The Boeing B-47 Stratojet was the mainstay bomber of the U.S. Air Force-Strategic Air Command until 1965. In the earlier 1960s a rash of B-47 crash-on-landing incidents occurred, typically attributed to “pilot error,” and killing the entire crew. All crashes occurred similarly: After these giant aircraft turned from downwind to base leg and then base leg to final approach, the flight deck officers would lower the flaps and engage the elevators for descent…and not level off. The aircraft continued to descend, nose-first, until the nose made contact with the tarmac, killing all flight crew members. “Dad, once again, was assigned to solve this engineering mystery, if indeed the cause wasn’t pilot error,” Hal said. “I recall this very well, because Dad worked on this one for months, using all his keen ‘engineer-as-detective’ skills. And he did find what no one else had found: a faulty linear actuator in the elevator control assembly: the actuator rod was cast instead of milled, so that it sheared under stress, split into two, and the sheared piece of rod, jammed in place, would not permit the elevator to move. It was stuck in a position that made the crashes and their consequences inevitable…and final.”

“One thing we didn’t know till years later, when we were going through some of Dad’s old documents, was that he had both U.S. Department of Defense “Top Secret” clearance and U.S. Department of Energy “Q” clearance while he worked at Vitro, a subsidiary of Kellex Corporation, because Kellex was a major producer of weapons-grade U235 and Dad actually worked on assignments for the Manhattan Project,” said Don, adding, “Who knew!?”

Harold changed careers mid-life and went into teaching at the high school level, at the Englewood School for Boys (now Dwight Englewood School), where he specialized in math and science. Reminiscing, Don noted, “I’ve run into several of his former students. They still use Dad’s mnemonic techniques for teaching their own children. That's a legacy.” “That's how you become immortal,” added Hal. “And I think this is part of it, just the idea that a student here will come to know something about our dad and what he did, and what he stood for.”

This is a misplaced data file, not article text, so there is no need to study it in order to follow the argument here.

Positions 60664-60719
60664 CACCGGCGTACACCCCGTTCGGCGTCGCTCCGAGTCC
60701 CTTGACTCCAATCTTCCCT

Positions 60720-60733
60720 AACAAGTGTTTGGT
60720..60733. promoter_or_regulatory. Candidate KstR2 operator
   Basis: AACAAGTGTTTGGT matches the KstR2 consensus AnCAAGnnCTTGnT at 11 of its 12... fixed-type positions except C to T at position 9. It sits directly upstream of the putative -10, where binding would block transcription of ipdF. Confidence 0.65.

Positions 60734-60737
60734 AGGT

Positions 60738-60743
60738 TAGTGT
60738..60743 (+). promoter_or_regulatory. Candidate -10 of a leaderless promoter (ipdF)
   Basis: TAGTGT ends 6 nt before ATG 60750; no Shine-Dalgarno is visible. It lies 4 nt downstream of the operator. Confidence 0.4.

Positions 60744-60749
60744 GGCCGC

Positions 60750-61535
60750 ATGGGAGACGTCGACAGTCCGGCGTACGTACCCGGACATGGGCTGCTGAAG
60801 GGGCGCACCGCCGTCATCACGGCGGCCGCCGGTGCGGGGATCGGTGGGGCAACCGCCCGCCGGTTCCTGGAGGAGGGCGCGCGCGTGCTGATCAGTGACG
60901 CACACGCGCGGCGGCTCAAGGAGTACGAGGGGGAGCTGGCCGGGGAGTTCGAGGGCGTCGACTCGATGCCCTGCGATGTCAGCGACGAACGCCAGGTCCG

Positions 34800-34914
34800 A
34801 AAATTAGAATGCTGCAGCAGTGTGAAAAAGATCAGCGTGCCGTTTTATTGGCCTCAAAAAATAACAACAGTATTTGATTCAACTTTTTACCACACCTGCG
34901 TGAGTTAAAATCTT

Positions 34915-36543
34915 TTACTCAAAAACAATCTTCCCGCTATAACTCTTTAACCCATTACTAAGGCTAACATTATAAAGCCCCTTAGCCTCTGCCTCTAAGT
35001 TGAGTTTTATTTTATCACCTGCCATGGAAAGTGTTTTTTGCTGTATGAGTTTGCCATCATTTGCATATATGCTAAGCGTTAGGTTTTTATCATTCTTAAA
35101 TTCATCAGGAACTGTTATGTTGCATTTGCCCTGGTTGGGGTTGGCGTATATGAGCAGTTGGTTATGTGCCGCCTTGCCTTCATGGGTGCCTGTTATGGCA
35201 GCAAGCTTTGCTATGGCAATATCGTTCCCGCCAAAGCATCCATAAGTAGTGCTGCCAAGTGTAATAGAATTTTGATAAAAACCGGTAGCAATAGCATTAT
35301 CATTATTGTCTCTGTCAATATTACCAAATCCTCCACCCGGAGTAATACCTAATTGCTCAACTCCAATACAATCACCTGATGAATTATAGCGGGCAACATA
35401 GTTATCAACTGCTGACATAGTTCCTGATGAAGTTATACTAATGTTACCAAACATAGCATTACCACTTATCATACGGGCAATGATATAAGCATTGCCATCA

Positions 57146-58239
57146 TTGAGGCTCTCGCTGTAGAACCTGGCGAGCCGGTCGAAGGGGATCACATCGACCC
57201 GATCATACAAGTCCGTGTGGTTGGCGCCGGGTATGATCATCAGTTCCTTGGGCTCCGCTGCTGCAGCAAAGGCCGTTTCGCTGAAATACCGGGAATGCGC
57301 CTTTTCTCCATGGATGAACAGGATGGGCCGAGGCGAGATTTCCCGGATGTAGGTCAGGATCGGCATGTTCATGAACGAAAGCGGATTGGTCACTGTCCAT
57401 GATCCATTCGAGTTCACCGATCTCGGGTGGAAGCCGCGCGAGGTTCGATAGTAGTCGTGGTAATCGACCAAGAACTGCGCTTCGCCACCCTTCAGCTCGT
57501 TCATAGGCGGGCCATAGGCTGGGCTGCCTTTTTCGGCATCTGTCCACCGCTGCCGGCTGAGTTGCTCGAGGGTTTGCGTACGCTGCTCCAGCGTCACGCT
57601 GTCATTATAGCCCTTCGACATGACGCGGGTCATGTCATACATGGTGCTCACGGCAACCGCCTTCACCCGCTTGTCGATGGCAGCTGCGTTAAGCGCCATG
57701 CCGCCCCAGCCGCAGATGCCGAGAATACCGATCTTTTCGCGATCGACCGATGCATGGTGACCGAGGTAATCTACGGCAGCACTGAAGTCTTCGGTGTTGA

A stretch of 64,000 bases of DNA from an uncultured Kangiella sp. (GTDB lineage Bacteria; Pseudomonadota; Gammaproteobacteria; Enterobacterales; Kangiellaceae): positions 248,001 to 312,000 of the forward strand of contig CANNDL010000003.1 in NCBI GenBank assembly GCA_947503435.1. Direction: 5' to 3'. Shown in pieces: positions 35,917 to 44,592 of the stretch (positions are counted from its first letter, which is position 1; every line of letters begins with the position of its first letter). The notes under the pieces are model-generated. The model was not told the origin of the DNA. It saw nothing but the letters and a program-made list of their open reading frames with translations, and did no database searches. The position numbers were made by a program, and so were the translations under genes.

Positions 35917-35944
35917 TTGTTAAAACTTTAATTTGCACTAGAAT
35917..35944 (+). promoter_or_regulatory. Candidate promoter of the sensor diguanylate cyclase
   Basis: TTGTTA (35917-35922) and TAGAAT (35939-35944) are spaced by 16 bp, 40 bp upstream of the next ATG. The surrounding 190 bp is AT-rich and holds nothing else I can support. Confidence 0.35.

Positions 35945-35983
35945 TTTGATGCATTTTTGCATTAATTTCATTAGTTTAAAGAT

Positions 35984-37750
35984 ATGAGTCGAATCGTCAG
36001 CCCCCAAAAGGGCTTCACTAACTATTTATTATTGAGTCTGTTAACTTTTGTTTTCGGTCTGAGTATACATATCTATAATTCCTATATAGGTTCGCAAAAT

“Dad was a darned good father, and Hal and I still miss him, even after nearly three decades,” said Don. “He was involved in our lives, not only with sports but when we joined the Scouts, too,” Hal added. Harold volunteered as a Scoutmaster, and also carried out a host of other volunteer responsibilities for the Scouting program in Hudson County. “He saw us both through to becoming Eagles Scouts, of which we're both very proud,” said Don. In 1960, the Alexander Hamilton Council-BSA, which served Hudson County at that time, recognized Harold with the Silver Beaver Award—the highest council-level recognition for service to youth. “It’s over fifty years now, but I still have Dad’s medal and certificate in a permanent frame, to be passed along to his grandchildren and great-grandchildren,” Hal said.

Although Hal moved on from Stevens, Don completed his ME degree in ’67 and his master’s in ’68, and has been involved with the Stevens Alumni Association and the Stevens Metropolitan Club for many years. Because Stevens has been an intrinsic part of their lives, it’s not really surprising that there’s now a Harold C. Daume Scholarship. Don’s hope for future students is that they’ll leave with the feeling towards Stevens that he knows his father had.